“Voyager 2” went into interstellar space

After a 41-year journey, Voyager-2 became the second interstellar spacecraft in history to go beyond the heliosphere. The first man-made object to reach interstellar space was its predecessor, Voyager-1, launched from Earth 16 days later.

The Voyager-2 probe was launched into space by NASA on August 20, 1977, 16 days earlier than its twin Voyager-1, in order to study Jupiter, Saturn and the solar system. Voyager 2 was the first spacecraft to explore the planets Uranus and Neptune. In 1989, after the completion of this part of the mission, two “twins” were sent into deep space.

[perfectpullquote align=”full” bordertop=”false” cite=”” link=”” color=”” class=”” size=””]“For the second time in history, a man-made object has reached interstellar space,” a NASA statement said . “At the moment, the Voyager-2 space probe has emerged from the heliosphere, a protective bubble of charged particles and magnetic fields created by the Sun.”[/perfectpullquote]
Photo of Neptune and his companion Triton, sent by Voyager-2 3 days after the closest approach to Neptune in 1989.

It is worth noting that the device has not yet left the solar system, whose boundary is considered to be the outer boundary of the Oort cloud. “Voyager-2” will take about 300 years to reach the inner boundary of the cloud and, possibly, about 30 thousand years to cross it, “- noted at NASA.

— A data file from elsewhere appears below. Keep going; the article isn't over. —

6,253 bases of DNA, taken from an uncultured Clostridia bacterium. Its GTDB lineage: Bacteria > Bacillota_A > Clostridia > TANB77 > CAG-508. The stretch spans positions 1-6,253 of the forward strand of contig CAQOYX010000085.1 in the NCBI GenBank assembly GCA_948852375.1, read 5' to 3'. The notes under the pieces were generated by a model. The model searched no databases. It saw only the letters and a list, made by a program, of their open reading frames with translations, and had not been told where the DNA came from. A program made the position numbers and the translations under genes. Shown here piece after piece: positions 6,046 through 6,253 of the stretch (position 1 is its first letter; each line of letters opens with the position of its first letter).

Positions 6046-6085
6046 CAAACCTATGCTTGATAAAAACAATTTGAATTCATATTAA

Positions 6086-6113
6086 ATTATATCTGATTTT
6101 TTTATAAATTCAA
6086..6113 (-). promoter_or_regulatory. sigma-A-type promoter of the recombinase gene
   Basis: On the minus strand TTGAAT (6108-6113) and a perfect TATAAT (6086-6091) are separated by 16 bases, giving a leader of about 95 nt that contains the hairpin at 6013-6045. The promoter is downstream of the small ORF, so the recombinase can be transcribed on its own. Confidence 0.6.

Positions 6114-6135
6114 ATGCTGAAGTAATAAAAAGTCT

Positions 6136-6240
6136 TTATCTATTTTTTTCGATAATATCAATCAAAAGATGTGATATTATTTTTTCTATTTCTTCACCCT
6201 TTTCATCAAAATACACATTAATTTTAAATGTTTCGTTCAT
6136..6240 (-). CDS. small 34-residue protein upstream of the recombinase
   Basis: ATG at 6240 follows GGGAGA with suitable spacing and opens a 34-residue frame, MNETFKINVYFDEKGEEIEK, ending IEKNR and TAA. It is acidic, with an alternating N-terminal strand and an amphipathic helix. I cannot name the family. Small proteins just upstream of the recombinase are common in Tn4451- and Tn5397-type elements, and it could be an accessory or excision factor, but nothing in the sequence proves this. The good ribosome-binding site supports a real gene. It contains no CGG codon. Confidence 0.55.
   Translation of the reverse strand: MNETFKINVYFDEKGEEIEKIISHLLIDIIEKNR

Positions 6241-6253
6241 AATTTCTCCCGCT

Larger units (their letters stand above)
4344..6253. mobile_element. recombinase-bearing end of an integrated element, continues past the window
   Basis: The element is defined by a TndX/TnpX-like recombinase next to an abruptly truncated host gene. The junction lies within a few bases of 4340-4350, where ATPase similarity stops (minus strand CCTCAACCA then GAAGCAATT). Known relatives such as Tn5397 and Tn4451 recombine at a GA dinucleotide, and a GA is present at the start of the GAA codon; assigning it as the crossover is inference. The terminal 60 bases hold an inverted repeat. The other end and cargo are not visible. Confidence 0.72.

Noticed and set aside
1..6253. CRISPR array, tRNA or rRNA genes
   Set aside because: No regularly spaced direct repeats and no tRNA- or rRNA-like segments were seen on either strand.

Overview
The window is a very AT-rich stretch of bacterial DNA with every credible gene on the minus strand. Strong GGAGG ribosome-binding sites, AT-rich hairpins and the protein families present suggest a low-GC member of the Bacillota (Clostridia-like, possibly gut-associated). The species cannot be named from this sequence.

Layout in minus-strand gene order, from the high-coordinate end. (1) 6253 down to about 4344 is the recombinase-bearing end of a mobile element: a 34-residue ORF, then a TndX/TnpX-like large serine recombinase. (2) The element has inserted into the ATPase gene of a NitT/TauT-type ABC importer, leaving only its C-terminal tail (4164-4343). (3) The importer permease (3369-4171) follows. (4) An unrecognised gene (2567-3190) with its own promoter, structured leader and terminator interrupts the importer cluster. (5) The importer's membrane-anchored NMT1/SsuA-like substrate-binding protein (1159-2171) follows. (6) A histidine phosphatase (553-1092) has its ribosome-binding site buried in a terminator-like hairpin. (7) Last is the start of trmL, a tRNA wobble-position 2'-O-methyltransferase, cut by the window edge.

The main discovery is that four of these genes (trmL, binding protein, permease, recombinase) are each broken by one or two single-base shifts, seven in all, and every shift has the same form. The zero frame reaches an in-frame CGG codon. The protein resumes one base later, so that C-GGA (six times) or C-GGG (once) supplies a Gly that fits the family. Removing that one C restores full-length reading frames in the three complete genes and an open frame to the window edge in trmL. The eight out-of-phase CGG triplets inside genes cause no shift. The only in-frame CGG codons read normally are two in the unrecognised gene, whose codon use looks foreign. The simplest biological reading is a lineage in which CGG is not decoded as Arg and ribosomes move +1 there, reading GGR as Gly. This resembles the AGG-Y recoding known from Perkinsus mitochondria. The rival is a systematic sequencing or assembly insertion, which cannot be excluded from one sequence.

Location probes “Voyager 1” and “Voyager 2”

Unlike its twin, the Voyager-2 spacecraft is equipped with the Plasma Science instrument (PLS), which can transmit invaluable information about the nature of the heliospheric mantle (heliosheath) and interstellar medium outside our solar system.

The graph showing the decrease in the number of heliospheric particles registered by the Voyager-2 spacecraft on December 9, 2018, confirming that the probe left the heliosphere

The Voyagers spacecraft are also known for their “Golden Records”, which contain various photos, our achievements in science, sounds of nature, music, and greetings in 55 languages, as a message for another intelligent life in space.

Goodbye Voyager 2, it was a great trip!

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